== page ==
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Winston Churchill’s Johnnie Walker whisky painting sells for almost £1 million

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2020-11-18

A Winston Churchill painting featuring his favourite bottle of Johnnie Walker whisky has sold for almost £1 million at auction in London this week.

The British WWII leader’s still life oil painting dated from the 1930s, and sold at Sotheby’s on Tuesday (November 17) for £983,000 ($1.3 million).

The painting had initially been estimated to sell for £150,000 – £250,000, and is now one of the most valuable Winston Churchill paintings ever sold at auction.

According to the auction house, “Jugs and Bottles combines two of Churchill’s greatest pastimes, painting and the enjoyment of alcoholic refreshment”.

Winston Churchill’s love of whisky began whilst serving with the British Army in India in the 1890s.

“The water was not fit to drink,” he later wrote. “To make it palatable, we had to add whisky. By diligent effort, I learned to like it.”

During WWII he was insistent that grain shortages should not effect production at Scottish whisky distilleries, and ensured a continued supply as he saw the spirit as an “invaluable export”.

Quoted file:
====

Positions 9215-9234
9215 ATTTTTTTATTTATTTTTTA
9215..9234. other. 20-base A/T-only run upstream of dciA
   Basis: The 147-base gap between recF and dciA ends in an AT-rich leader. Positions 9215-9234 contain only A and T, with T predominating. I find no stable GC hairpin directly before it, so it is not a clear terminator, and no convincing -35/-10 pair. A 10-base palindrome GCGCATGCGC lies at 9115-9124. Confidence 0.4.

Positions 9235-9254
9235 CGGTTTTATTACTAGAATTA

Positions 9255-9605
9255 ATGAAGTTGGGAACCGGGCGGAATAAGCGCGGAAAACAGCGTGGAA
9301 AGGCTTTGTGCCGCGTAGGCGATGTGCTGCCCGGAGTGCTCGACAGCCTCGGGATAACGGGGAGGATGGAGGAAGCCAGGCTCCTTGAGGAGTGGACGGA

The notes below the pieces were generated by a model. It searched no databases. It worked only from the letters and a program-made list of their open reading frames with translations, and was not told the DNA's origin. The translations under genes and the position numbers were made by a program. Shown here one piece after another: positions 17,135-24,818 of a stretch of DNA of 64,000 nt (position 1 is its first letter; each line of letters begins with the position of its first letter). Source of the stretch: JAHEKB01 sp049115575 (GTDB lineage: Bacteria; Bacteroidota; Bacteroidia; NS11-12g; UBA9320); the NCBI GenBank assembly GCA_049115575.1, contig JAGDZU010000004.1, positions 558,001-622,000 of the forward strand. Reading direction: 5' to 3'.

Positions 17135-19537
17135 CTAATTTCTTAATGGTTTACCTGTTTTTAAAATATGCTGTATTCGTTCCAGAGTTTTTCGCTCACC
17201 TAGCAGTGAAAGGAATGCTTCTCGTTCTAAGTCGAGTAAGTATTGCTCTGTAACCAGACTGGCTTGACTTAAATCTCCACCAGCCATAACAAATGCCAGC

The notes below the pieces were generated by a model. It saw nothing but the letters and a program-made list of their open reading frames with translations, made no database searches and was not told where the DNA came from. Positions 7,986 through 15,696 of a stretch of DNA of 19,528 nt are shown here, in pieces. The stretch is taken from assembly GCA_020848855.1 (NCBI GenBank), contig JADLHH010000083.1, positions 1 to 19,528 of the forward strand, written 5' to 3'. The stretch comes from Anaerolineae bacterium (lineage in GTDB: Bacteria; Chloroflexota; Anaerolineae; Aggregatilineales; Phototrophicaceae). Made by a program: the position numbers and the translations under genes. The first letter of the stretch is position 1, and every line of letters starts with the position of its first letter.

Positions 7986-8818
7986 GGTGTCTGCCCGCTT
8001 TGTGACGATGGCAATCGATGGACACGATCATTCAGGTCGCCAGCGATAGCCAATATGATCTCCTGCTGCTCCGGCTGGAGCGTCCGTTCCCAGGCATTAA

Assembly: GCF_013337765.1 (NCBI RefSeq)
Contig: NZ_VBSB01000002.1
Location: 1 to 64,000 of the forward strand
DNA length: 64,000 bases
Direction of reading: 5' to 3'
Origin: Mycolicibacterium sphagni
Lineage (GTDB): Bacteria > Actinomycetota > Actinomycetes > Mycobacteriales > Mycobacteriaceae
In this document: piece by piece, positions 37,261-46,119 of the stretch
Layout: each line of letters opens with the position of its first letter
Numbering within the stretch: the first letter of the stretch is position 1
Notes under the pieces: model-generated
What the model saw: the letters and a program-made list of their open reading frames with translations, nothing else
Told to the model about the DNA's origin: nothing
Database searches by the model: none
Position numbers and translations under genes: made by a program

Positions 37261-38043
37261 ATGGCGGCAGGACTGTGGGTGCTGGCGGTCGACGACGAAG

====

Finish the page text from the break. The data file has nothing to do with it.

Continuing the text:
Jugs with Bottles, circa 1930s, by Winston Churchill (Image: Sotheby’s)

He later developed a particular fondness for Johnnie Walker Black label whisky, and was known to enjoy a glass with soda water each morning over breakfast.

The brand’s distinctive label is clearly visible in the painting, alongside a bottle of brandy, a glass jug and two glasses on a silver tray.

Churchill gave the still life painting to W. Averell Harriman, an American businessman who served as a US special envoy to Europe during the 1940s.

The pair had several meetings during WWII, and US President Roosevelt later appointed Harriman as Ambassador to the Soviet Union in October 1943.

During the same period, Harriman was also engaged in a secret love affair with Pamela Churchill, the wife of Winston’s son Randolph.

Thirty years after their affair began, the couple finally married in 1971, and when Harriman passed away Pamela inherited the artwork by her former father-in-law.


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